Bong Joon-Ho’s Feature Debut BARKING DOGS NEVER BITE
Fans of Bong Joon-Ho’s filmography are eagerly waiting for their chance to see Parasite, if they haven’t seen it already. Whether or not you’ve already caught his most recent masterpiece, hop on over to Shudder to check out the film that started it all, the darkly hilarious Barking Dogs Never Bite.
It’s clear from this first feature that Bong was never going to play by the rules when it came to cinema. The film is bleakly funny, abjectly horrifying, and laced with a razor-sharp commentary on class (one of his trademarks). Dog-lovers and folks who can’t stand violence towards animals, be warned – this film is not for you. However, it’s vital to note that no animals were harmed during the making of the film.
Set in a massive apartment complex, the film centers around Yun-Ju (Sung-Jae Lee), an out-of-work academic with a very pregnant wife, Eun-Sil (Ho-jung Kim), serious money troubles, and zero patience for dogs. Seems there are a few in their complex, despite the rules clearly stating they’re not allowed. But there’s one in particular that he can never seem to locate who just will not shut up. To try and fix his annoying situation, he resorts to kidnapping the dog (dog-napping?) in order to get some peace and quiet. Once flyers start going up around the building looking for the poor pup, Hyeon-Nam (the incredible Doona Bae) takes it upon herself to try and track down the not-so-stealthy kidnapper for fame and glory. And, you know, to do the right thing. With lots of mistaken pup identity, calamity ensues as Yun-Ju consistently messes up every situation he’s in, upping the bleak-factor.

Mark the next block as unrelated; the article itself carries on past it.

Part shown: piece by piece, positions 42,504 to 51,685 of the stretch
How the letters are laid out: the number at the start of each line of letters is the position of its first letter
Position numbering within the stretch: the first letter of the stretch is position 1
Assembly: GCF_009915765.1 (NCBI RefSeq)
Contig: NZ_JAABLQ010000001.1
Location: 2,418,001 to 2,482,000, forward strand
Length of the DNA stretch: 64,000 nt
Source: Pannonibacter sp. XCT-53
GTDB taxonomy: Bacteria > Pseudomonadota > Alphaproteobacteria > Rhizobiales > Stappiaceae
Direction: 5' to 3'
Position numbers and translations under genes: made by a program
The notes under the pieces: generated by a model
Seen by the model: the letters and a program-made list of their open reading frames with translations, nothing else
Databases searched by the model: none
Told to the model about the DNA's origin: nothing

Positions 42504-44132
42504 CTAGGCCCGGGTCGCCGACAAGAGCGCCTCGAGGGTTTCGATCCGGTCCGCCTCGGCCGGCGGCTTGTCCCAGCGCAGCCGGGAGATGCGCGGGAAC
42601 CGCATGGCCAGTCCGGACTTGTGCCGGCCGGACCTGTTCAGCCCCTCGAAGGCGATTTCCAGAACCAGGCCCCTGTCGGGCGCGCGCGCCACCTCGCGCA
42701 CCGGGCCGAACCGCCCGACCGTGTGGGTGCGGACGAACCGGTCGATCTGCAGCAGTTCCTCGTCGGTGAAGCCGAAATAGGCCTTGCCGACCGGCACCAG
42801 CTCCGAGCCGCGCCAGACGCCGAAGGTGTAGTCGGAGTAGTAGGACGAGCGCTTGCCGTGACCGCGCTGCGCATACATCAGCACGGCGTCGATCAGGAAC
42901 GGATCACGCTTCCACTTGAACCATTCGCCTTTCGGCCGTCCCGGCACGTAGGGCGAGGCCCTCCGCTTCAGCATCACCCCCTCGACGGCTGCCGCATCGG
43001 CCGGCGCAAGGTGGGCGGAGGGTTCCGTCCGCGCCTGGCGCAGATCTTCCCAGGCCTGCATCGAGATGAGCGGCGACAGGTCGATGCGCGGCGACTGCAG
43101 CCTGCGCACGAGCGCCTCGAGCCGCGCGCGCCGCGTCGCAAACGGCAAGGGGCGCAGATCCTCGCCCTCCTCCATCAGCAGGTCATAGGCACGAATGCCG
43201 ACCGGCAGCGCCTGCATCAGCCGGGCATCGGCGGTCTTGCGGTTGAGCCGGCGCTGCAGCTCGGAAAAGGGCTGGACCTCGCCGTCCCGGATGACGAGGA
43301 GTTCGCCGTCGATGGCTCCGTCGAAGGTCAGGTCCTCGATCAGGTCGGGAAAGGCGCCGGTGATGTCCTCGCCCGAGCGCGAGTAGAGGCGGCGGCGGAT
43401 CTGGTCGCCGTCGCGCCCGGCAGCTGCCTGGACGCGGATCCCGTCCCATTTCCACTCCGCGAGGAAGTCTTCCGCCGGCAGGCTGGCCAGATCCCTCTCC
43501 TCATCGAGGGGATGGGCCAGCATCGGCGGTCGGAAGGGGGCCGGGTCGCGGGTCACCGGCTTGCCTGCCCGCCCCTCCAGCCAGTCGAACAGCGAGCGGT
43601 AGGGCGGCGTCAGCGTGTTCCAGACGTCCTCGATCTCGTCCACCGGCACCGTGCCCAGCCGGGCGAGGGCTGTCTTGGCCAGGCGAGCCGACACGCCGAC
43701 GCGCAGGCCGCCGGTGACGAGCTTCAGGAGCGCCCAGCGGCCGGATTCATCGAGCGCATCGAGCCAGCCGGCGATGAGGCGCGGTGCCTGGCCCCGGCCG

Barking Dogs Never Bite is textbook Bong, from the wickedly bleak humor and the unflinching shock factor to its poignant underbelly. The film is littered with complex characters, most of whom aren’t overly likable – another Bong trademark. Whether they’re part of a vicious cycle of generational poverty, oppressed by a system that’s stacked against them, or terrible communicators living with emotionally abusive spouses, everyone is deeply human and oddly sympathetic, despite their best efforts. It’s also full of stellar performances. Doona Bae gives a particularly memorable turn as the well-meaning if not altogether altruistic Hyeon-Nam. This was her second feature following 1999’s iconic Ringu.
Like with most of his work, the film defies genre conventions at every turn. You’ll laugh and immediately feel guilty for it. You’ll cringe, wondering why you haven’t looked away yet or turned it off. But, at the end of the day, Barking Dogs Never Bite hits with a genre-melding, Hitchcockian weight we’ve come to know and love from Bong.
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